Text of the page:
Solution

    1. \(\sqrt [ 4 ] { 81 } = \sqrt [ 4 ] { 3 ^ { 4 } } = 3\)
    2. \(\sqrt [ 5 ] { 32 } = \sqrt [ 5 ] { 2 ^ { 5 } } = 2\)
    3. \(\sqrt [ 7 ] { 1 } = \sqrt [ 7 ] { 1 ^ { 7 } } = 1\)
    4. \(\sqrt [ 4 ] { \frac { 1 } { 16 } } = \sqrt [ 4 ] { \left( \frac { 1 } { 2 } \right) ^ { 4 } } = \frac { 1 } { 2 }\)

    Note

    If the index is \(n = 2\), then the radical indicates a square root and it is customary to write the radical without the index; \(\sqrt [ 2 ] { a } = \sqrt { a }\).

    We have already taken care to define the principal square root of a real number. At this point, we extend this idea to nth roots when n is even. For example, \(3\) is a fourth root of \(81\), because \(3^{4} = 81\). And since \((−3)^{4} = 81\), we can say that \(−3\) is a fourth root of \(81\) as well. Hence we use the radical sign \(\sqrt [ n ] { }\) to denote the principal (nonnegative) \(n\)th root10 when \(n\) is even. In this case, for any real number \(a\), we use the following property:

    \(\sqrt [ n ] { a ^ { n } } = | a | \quad \color{Cerulean} { When\:n\:is\:even } \)

    For example,

    \(\begin{aligned} \sqrt [ 4 ] { 81 } & = \sqrt [ 4 ] { 3 ^ { 4 } } \quad\quad= |3| \:\:\:\:\:= 3 \\ \sqrt [ 4 ] { 81 } & = \sqrt [ 4 ] { ( - 3 ) ^ { 4 } } \:\:= | - 3 | = 3 \end{aligned}\)

    The negative \(n\)th root, when \(n\) is even, will be denoted using a negative sign in front of the radical \(- \sqrt [ n ] { }\).

    \(- \sqrt [ 4 ] { 81 } = - \sqrt [ 4 ] { 3 ^ { 4 } } = - 3\)

    We have seen that the square root of a negative number is not real because any real number that is squared will result in a positive number. In fact, a similar problem arises for any even index:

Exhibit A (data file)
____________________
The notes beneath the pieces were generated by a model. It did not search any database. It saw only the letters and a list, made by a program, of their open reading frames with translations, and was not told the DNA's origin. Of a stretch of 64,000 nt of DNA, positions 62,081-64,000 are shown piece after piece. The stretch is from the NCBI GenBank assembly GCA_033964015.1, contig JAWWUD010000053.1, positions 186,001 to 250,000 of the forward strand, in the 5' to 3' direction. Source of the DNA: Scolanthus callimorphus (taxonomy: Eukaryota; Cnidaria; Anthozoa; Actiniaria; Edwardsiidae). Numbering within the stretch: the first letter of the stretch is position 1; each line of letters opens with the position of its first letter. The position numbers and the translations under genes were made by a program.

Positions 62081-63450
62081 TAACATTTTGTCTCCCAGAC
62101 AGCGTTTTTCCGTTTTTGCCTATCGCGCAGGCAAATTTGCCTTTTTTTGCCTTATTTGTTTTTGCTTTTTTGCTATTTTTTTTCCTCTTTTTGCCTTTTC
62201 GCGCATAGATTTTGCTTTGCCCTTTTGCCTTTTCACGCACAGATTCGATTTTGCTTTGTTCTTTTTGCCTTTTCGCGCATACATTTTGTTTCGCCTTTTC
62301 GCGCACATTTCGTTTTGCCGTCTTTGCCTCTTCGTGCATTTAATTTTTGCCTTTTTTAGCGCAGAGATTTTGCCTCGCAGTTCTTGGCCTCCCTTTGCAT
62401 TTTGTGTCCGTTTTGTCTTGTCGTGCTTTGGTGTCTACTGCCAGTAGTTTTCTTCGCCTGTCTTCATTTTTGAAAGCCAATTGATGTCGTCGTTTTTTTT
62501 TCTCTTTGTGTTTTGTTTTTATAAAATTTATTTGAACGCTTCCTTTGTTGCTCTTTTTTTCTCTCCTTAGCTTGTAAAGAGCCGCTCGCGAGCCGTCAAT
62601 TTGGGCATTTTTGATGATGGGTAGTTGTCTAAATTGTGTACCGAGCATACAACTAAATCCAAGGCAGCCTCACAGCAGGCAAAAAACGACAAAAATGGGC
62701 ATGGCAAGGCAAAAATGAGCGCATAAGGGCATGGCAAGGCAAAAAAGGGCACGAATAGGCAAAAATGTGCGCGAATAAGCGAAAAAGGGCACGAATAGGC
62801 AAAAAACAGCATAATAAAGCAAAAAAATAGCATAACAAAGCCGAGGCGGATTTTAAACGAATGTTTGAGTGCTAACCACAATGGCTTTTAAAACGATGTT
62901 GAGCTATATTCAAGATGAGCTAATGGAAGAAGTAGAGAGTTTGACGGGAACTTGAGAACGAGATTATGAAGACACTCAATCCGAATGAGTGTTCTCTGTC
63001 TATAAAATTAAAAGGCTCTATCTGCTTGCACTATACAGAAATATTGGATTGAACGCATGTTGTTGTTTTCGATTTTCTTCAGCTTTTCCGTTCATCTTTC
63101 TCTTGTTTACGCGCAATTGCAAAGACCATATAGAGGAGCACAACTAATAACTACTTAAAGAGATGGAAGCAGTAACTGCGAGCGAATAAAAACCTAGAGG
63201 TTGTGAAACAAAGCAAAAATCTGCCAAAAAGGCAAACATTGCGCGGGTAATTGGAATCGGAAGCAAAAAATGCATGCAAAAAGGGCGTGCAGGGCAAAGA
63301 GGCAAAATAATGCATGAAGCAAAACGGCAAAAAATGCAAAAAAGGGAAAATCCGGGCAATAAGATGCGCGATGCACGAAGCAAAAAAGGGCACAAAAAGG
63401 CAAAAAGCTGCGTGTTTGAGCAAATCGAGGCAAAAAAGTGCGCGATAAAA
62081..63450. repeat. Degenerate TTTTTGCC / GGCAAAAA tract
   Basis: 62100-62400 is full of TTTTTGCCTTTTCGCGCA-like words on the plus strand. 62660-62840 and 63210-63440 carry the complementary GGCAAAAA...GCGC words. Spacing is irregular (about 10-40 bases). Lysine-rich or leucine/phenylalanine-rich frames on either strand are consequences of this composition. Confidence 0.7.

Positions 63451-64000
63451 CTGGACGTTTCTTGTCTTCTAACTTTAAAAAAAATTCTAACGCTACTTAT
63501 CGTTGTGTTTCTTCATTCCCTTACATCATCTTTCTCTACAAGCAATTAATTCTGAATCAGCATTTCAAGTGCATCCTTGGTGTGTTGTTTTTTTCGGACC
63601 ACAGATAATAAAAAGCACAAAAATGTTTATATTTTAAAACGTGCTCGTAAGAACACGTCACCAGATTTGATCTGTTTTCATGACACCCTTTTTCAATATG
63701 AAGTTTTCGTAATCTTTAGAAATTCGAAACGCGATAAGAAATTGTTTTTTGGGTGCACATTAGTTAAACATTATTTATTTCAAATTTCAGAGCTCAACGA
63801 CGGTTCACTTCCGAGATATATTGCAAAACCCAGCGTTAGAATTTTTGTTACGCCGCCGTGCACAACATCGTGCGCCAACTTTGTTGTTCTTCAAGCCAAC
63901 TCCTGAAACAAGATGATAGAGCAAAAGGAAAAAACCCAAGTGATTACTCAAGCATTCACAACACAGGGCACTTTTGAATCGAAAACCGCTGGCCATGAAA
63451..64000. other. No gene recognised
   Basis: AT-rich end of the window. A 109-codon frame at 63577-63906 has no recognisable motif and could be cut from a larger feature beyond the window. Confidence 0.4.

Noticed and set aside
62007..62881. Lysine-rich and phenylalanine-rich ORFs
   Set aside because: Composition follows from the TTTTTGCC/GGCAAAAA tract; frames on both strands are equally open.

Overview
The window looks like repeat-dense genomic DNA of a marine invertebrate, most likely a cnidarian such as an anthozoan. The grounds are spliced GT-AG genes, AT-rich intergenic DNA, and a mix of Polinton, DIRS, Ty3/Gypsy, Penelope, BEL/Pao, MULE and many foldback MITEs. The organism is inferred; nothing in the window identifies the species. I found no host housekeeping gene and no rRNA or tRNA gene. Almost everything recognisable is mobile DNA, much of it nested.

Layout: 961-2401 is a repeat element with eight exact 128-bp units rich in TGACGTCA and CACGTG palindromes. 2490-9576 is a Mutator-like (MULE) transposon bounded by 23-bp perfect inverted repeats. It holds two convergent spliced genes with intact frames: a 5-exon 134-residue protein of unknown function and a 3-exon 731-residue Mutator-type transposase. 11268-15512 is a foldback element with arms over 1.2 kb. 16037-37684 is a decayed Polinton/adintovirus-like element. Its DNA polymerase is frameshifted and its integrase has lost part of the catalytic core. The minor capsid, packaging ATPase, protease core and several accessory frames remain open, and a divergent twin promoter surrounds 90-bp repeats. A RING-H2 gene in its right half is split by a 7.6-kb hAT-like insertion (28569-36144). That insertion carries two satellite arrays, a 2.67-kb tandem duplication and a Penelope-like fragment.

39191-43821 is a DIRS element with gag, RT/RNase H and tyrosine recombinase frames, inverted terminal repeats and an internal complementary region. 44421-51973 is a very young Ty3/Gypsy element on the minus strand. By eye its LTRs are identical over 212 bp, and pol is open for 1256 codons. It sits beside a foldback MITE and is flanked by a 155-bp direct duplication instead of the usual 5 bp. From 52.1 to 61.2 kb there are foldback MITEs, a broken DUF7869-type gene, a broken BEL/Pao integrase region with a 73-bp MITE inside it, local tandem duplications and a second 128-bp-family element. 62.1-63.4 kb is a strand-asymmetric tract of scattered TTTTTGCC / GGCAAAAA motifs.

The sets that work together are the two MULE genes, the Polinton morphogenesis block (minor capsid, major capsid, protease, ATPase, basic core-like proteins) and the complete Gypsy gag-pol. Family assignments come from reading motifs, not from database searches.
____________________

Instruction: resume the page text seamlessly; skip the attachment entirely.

\(\sqrt [ 4 ] { - 81 } =\color{Cerulean}{ ?} \quad \color{black}{\text { or }} \quad (\color{Cerulean}{ ?}\color{black}{ )} ^ { 4 } = - 81\)

    We can see that a fourth root of \(−81\) is not a real number because the fourth power of any real number is always positive.

    \(\left. \begin{array} { l } { \sqrt { - 4 } } \\ { \sqrt [ 4 ] { - 81 } } \\ { \sqrt [ 6 ] { - 64 } } \end{array} \right\} \quad \color{Cerulean}{These\:radicals\:are\:not\:real\:numbers.}\)

    You are encouraged to try all of these on a calculator. What does it say?

    Example \(\PageIndex{8}\):

    Simplify.

    1. \(\sqrt [ 4 ] { ( - 10 ) ^ { 4 } }\)
    2. \(\sqrt [ 4 ] { - 10 ^ { 4 } }\)
    3. \(\sqrt [ 6 ] { ( 2 y + 1 ) ^ { 6 } }\)

    Solution

    Since the indices are even, use absolute values to ensure nonnegative results.

    1. \(\sqrt [ 4 ] { ( - 10 ) ^ { 4 } } = | - 10 | = 10\)
    2. \(\sqrt [ 4 ] { - 10 ^ { 4 } } = \sqrt [ 4 ] { - 10,000 }\) is not a real number.
    3. \(\sqrt [ 6 ] { ( 2 y + 1 ) ^ { 6 } } = | 2 y + 1 |\)

    When the index \(n\) is odd, the same problems do not occur. The product of an odd number of positive factors is positive and the product of an odd number of negative factors is negative. Hence when the index \(n\) is odd, there is only one real \(n\)th root for any real number \(a\). And we have the following property:

    \(\sqrt [ n ] { a ^ { n } } = a \quad \color{Cerulean} { When \: n\:is\:odd}\)

    Example \(\PageIndex{9}\):

    Simplify.

    1. \(\sqrt [ 5 ] { ( - 10 ) ^ { 5 } }\)
    2. \(\sqrt [ 5 ] { - 32 }\)
    3. \(\sqrt [ 7 ] { ( 2 y + 1 ) ^ { 7 } }\)

    Solution

    Since the indices are odd, the absolute value is not used.

    1. \(\sqrt [ 5 ] { ( - 10 ) ^ { 5 } } = - 10\)
    2. \(\sqrt [ 5 ] { - 32 } = \sqrt [ 5 ] { ( - 2 ) ^ { 5 } } = - 2\)